Theory Of Exchange Value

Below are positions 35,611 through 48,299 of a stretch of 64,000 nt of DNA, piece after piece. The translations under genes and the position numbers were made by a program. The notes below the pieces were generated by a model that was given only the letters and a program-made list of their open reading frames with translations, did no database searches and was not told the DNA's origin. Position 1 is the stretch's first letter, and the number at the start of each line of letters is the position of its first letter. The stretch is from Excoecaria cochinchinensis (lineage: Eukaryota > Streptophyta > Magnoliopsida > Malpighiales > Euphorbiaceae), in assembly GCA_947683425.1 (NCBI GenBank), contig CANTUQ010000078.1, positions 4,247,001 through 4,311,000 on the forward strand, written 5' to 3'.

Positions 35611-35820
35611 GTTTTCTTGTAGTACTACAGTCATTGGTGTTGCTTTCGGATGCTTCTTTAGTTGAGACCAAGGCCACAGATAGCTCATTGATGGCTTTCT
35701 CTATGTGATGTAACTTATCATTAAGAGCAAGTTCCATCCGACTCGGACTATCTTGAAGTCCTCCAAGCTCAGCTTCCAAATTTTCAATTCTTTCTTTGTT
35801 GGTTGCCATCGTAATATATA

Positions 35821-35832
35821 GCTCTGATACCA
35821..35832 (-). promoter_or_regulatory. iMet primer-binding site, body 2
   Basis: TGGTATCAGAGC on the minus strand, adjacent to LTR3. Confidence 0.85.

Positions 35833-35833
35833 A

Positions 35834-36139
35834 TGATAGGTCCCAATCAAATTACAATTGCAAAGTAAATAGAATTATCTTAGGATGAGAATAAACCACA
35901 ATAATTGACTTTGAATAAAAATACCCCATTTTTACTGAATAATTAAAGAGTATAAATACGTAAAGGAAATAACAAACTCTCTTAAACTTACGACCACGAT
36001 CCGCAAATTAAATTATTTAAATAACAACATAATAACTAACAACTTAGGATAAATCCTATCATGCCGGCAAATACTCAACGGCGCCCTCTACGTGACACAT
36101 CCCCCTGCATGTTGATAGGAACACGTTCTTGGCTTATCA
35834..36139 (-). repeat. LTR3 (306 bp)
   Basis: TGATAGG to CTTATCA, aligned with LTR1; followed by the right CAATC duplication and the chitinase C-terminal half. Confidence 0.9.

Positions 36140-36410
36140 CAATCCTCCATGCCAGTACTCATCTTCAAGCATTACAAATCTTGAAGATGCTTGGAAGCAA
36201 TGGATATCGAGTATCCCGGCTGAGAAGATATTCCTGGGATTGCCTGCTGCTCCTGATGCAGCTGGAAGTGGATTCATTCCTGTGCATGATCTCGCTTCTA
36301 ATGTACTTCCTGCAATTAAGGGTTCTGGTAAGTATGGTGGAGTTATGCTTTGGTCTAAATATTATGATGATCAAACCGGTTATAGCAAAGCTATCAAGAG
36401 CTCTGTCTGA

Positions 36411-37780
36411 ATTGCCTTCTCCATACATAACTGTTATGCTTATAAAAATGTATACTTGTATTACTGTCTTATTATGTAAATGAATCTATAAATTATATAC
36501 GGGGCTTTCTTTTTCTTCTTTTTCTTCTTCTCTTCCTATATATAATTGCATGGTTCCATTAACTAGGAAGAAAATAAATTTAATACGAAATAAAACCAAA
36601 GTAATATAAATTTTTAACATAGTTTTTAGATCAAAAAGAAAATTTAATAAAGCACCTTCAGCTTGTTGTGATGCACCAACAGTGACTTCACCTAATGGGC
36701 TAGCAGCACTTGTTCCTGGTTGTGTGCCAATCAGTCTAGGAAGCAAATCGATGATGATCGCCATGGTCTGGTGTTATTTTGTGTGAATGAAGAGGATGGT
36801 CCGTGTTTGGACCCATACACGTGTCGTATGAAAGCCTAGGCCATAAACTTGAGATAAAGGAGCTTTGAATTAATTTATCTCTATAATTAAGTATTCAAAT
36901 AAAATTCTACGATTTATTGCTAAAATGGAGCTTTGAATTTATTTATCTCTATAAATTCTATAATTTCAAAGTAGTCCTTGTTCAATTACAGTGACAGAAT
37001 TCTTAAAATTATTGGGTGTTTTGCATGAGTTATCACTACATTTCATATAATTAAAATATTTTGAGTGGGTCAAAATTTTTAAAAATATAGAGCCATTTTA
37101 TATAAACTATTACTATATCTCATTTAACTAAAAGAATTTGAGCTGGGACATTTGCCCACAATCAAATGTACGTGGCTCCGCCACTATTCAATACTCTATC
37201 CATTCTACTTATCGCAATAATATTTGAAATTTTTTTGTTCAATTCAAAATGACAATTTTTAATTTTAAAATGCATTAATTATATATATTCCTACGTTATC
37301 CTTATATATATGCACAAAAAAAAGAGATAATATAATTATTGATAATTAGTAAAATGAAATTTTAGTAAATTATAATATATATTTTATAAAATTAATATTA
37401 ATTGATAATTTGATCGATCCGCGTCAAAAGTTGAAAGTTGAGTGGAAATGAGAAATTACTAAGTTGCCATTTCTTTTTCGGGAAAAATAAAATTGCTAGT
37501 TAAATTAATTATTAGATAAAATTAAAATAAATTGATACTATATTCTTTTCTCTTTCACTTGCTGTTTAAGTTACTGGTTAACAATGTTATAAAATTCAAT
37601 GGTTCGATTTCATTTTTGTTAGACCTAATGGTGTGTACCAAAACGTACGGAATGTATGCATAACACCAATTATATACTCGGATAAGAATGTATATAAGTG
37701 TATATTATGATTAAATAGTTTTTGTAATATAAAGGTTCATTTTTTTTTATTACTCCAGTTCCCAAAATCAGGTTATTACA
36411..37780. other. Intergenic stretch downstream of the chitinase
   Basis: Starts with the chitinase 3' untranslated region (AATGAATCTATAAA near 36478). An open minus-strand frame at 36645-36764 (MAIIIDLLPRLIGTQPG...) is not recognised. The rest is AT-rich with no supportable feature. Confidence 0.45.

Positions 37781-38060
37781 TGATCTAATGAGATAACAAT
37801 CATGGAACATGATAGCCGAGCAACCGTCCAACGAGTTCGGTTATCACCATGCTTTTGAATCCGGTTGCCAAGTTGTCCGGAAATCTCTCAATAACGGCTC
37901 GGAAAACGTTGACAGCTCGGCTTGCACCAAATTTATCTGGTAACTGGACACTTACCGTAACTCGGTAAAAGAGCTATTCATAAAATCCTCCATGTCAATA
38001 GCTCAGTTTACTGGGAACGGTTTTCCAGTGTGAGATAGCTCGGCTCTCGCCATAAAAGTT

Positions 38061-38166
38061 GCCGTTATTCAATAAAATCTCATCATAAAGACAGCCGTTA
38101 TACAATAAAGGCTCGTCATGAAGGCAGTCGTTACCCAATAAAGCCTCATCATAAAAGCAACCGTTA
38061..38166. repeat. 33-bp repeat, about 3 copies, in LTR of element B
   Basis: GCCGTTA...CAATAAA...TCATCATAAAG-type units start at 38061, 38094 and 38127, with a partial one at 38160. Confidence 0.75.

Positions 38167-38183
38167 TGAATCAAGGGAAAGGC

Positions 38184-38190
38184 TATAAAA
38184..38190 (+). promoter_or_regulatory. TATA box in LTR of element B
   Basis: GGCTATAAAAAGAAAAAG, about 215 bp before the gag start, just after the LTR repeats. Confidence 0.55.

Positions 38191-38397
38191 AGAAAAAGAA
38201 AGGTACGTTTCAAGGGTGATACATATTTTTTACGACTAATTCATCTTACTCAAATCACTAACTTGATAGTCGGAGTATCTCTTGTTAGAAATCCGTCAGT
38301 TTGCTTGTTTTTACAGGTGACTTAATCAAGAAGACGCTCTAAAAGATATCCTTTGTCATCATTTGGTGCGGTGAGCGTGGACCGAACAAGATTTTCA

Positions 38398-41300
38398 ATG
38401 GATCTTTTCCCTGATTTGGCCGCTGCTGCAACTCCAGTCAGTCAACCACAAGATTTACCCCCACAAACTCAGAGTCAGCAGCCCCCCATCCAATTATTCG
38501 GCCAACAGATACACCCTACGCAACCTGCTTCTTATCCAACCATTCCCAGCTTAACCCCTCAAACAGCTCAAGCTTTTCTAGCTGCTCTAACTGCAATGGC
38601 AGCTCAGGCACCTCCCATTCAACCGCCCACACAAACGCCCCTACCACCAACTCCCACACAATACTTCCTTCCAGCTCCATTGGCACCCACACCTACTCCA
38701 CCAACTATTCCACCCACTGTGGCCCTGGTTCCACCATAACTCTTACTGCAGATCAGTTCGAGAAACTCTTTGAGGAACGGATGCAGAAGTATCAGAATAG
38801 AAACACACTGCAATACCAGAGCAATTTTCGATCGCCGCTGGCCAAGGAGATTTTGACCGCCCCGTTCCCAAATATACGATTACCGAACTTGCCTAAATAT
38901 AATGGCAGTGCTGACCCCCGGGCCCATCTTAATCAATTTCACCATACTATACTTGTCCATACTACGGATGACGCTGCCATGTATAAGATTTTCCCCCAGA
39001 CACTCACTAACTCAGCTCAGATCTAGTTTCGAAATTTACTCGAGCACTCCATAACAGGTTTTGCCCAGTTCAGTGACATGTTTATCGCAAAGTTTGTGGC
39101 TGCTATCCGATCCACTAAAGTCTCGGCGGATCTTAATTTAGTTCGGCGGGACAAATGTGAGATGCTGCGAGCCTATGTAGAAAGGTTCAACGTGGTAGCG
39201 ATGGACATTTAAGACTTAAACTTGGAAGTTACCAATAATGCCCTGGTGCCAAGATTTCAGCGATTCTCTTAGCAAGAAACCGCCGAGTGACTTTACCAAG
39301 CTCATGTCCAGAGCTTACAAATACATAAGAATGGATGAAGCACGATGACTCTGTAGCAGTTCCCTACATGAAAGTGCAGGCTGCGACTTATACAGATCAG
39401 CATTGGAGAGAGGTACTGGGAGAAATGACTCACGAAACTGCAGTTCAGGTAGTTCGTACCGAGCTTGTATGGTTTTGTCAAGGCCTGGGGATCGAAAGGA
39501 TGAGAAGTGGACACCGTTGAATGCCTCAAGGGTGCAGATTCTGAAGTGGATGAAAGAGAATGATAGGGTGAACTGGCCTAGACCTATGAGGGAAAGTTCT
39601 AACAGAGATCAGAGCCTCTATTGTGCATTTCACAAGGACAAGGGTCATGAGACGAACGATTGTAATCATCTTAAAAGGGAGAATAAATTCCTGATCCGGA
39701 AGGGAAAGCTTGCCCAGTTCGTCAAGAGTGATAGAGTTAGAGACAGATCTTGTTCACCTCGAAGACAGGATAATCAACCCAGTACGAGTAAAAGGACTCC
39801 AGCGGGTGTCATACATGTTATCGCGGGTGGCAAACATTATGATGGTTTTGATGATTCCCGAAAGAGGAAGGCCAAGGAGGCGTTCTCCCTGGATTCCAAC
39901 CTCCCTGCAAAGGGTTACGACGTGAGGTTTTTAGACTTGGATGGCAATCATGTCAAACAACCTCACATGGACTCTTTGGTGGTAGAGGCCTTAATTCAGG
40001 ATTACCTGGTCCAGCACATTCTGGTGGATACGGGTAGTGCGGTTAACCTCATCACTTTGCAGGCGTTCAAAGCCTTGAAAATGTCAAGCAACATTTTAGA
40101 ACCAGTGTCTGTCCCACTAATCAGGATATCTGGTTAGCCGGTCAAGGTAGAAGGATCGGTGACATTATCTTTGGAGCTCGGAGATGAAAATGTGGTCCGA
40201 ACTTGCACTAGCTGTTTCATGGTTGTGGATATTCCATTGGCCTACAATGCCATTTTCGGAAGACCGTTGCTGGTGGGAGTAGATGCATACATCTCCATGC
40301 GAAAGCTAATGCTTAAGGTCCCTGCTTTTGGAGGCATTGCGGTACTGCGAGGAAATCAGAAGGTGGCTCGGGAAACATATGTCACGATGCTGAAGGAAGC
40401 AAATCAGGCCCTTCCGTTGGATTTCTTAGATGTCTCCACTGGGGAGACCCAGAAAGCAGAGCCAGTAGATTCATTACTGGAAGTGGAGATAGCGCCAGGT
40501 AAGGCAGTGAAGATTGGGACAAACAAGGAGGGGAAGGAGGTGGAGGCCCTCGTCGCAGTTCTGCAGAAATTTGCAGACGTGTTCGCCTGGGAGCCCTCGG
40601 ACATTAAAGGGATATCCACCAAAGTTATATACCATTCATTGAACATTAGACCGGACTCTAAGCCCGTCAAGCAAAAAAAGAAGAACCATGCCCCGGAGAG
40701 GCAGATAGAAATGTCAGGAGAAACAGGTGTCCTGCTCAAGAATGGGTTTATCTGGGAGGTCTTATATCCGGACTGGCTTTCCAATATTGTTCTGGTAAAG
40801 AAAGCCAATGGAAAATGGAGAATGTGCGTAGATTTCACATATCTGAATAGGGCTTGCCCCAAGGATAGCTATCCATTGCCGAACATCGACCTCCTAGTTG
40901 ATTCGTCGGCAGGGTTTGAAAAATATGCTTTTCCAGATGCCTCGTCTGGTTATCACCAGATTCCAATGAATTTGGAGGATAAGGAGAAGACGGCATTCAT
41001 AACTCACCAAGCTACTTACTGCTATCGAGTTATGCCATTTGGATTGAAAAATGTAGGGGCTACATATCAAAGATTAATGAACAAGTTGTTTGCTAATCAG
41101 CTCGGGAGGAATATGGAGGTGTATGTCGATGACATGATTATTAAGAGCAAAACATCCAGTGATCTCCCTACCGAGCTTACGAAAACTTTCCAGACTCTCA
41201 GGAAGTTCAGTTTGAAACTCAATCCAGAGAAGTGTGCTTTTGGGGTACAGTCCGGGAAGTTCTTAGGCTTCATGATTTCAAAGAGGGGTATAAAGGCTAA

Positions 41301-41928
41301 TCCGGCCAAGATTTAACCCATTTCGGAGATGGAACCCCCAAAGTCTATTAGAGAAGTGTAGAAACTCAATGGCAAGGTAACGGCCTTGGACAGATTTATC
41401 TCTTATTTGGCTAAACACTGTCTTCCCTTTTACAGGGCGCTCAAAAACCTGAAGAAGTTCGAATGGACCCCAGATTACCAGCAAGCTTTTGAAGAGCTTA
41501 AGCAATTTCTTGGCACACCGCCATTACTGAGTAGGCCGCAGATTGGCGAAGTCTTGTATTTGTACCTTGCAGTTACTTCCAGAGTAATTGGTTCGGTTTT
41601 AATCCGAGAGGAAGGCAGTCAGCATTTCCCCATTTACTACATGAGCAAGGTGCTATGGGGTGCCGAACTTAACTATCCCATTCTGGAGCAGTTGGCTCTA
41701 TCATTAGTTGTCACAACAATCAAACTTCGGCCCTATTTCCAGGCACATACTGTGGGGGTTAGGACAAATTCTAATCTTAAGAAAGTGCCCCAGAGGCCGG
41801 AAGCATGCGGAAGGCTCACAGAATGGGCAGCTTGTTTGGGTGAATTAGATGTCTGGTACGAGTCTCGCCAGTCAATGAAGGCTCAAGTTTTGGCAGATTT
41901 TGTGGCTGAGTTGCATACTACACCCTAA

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The Theory of Exchange Value and Relative Prices Exchange Value Ricardo believed that by looking at the basis for the ratio of exchange between commodities, he would be able to establish the factors that cause a change in relative values over time; showing his interest in relative value over absolute value. Ricardo stated in Principles of Political Economy and Taxation (1871) that use value is needed to for a commodity to have exchange value. Although utility, which is the subjective want satisfying power, does not directly cause proportionate changes in exchangeable value, it helps to give an idea. According to Ricardo, the factors that affect exchange value of commodities boils down to scarcity and quantity of labor required to obtain them. In his labor theory of value, he only looks at reproducible goods which are produced constitutively while under conditions of competition. He ignores non-reproducible commodities because their exchange value is mainly determined by the wealth of their demand, and their fixed supply only serves to boost the desires for ownership. Ricardo’s labor theory of value states that the exchange value of a reproducible commodity depends on labor time required for production. Labor time includes work done from production of raw materials and capital goods needed to production of the commodity itself. By staging the process, Ricardo felt that it would be easier to establish what caused changes in exchange values over time. Therefore, if the ratio of exchange between commodity A and commodity B rose from 3:1 to 6:5, we would be able to determine the labor time and hence the factors causing the change in exchange values between the two. It should be noted that unlike Smith who gave distinction between primi... ... middle of paper ... ...y. Individuals tend to keep market prices proportional to values and equalize the profits so they get maximum benefits. Short and long-run values are things that are taken into account when determining their market value. The first depends greatly on supply and demand therefore its market price may fluctuate greatly. In long-run values however, more attention is paid towards the real and relative costs of production. They have to be proportional to the labor time of the entire production process. Still, there is no permanence in the market price hike above the natural price caused by demand however abundant demand can be. The value will always depend on the expenses of its production, which includes profits to producers. Therefore, the factors that change permanent price in the expenses of production, and their relationship with demand are prime subjects of study.

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